my goal is to become a 3D modeller with great concept design skills after 2 years + getting a job. Do you have a tips on how to successfully achieve this goal?

Please release a DVD on Lighting, Shading and Texturing. It would be very helpful for lots of students.

I'm from Australia, doing computer science but love art/graphics.
Thank and Take care Scott
Alex
 
  04 April 2005
from: Fede,
I have made an attempt at bringing your 2D drawings to 3D and would love to hear your comments and/or suggestions regarding the modeling as well as texturing. Perhaps you saw the cruiser in different colours, purpose ect.

Thanks, you are right it is a sort of rescue/scout vehicle. The model looks like it is coming along, some of the window shapes and main body surfaces look like they could use some love. The skis and the track look nice. Send me some jpegs if you take it further.
 
  04 April 2005
from: plaf,
To what extent do studios go on portfolio when hiring people? Is it all about the experience, or does the education behind it factor massively as well? I'm assuming it's all about the talent, but given a choice between person A and B - both talented - the choice would most likely be the person with a traditional background?

Talent, talent, talent. Really your past formal education or lack thereof means very little to getting a decent job. Your experience is important, but being pleasant and have great skills is the key combination to sucess.
 
  04 April 2005
from: NoSeRider,
Do you think Industrial Design and Character Design are two different disciplines, or do you believe if you know one you should be able to do the other?

As a creative design exercise I do not see that there is much of a difference. Anytime you are doing entertainment design all of the subjects such as environments, characters, vehicles and props only exist to support the story and move it forward. Formally speaking traditioanal ID work is quite different in that it encompases many more disciplines in regards to making a 3D product that people live with and use. Ideally I believe that good well rounded entertainment designers should be able to design anything for any time period.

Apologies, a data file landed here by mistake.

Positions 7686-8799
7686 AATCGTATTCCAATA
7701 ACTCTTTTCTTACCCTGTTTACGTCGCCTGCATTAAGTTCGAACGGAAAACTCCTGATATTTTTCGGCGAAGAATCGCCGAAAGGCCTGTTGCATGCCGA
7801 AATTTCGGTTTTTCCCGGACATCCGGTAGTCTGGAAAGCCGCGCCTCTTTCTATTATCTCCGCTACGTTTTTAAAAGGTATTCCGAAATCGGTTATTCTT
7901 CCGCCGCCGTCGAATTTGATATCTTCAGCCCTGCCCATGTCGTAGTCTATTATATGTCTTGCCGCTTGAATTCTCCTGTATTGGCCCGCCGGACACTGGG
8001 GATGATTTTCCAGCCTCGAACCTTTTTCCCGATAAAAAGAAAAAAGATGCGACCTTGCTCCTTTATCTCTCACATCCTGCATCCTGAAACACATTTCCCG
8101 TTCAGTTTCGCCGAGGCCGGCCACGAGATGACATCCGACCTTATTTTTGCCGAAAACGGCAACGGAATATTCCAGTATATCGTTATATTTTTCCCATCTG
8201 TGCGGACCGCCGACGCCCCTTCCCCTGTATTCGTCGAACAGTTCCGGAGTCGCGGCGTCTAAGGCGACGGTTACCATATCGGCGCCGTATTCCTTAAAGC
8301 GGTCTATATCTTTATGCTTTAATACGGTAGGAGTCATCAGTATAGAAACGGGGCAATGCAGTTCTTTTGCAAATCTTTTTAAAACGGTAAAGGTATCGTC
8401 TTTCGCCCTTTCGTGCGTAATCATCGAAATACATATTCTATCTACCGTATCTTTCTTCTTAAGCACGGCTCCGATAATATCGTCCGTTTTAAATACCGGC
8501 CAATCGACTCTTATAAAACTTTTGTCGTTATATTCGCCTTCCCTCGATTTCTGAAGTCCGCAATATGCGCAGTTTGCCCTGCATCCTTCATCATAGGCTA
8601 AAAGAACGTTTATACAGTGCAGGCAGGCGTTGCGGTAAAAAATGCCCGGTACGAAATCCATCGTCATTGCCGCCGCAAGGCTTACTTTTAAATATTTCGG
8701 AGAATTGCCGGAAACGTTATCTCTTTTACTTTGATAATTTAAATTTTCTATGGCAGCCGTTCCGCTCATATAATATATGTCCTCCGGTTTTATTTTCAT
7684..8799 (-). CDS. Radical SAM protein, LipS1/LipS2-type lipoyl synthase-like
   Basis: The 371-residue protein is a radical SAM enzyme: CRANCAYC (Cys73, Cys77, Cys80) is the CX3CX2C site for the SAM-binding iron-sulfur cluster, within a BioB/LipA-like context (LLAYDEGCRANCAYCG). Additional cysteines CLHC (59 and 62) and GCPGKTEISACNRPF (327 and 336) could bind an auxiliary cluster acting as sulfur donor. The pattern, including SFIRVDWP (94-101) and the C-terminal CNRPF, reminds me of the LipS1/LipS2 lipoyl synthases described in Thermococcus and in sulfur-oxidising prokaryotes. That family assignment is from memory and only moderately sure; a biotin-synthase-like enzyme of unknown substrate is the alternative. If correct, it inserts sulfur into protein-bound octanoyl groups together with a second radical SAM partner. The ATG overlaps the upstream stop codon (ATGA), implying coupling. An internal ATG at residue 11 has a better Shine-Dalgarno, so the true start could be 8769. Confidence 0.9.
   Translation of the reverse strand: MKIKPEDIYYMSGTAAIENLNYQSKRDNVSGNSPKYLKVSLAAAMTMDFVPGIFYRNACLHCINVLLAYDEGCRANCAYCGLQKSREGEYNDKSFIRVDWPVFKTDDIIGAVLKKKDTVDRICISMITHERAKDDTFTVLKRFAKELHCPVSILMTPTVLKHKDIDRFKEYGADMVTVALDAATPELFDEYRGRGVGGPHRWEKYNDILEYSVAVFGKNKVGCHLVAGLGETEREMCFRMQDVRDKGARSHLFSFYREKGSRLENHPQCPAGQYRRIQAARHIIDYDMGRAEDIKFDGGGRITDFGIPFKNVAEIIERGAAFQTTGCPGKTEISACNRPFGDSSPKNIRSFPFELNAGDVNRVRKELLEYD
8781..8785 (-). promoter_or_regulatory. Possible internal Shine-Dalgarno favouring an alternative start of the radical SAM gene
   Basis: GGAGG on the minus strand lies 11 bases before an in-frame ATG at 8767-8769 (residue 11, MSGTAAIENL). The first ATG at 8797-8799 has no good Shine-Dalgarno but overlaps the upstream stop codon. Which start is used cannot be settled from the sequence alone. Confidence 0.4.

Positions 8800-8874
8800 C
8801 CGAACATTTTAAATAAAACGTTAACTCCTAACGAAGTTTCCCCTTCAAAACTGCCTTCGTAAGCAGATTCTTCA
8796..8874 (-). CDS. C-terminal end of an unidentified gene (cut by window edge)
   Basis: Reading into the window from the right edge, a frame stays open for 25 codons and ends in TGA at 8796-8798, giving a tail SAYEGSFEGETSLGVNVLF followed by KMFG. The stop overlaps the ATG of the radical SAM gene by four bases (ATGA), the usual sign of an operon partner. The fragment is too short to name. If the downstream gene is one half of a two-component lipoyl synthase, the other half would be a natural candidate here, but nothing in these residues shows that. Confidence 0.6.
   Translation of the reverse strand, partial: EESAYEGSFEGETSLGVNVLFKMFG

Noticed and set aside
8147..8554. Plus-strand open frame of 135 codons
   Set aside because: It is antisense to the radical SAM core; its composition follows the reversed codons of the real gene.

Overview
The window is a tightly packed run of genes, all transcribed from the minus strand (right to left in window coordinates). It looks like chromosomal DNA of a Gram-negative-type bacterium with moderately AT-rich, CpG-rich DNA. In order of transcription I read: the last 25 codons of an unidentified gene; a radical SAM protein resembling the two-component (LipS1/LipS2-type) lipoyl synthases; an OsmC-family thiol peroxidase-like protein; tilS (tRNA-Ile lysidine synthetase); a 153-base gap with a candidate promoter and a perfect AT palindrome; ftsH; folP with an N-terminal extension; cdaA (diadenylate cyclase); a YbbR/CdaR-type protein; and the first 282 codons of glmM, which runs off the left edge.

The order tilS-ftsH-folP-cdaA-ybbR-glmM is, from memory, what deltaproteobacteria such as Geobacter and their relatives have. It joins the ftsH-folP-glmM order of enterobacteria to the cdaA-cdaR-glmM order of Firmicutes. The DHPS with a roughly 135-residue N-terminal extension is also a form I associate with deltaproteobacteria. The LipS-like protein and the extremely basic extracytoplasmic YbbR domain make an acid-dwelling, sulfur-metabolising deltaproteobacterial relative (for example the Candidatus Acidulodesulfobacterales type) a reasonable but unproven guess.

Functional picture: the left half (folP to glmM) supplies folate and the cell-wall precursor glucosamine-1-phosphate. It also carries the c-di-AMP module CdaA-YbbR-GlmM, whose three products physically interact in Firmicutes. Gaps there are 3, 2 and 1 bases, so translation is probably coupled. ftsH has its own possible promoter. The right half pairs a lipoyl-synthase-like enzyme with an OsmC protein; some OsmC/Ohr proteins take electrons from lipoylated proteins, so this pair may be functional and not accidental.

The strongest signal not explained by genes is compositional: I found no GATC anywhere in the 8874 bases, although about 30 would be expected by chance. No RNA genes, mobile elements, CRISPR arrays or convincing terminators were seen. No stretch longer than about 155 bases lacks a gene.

Such as if you train yourself to do anatomy, life drawing and character concepts, you should be just as able to do architecture and environments?

No, I do not usually see this. Here is why I think that is.
Most of the figurative training that exists is from observation and rarely from one's own imagination. When this is all you have it will be hard to start with nothing to create something entirely new in regards to ID subjects or environments. One of the most important skills lacking in figuatively trained designers is their abiltiy to draw in perpsective and fully realize an imagined space of their own design from multiple view points. Even if you draw a lot of architecture from observation you will be filling your visual library which is good and can be helpful but you do not need to know anything about perpsective to accomplish well executed representative drawings. If you can imagine what you are looking at as flat 2D shapes it is all about properly reproducing these shapes to make a "good" drawing. Knowing how to build the same thing in perspective a month later from your imagination is where having some knowledge of more technical drawing skills is very helpful.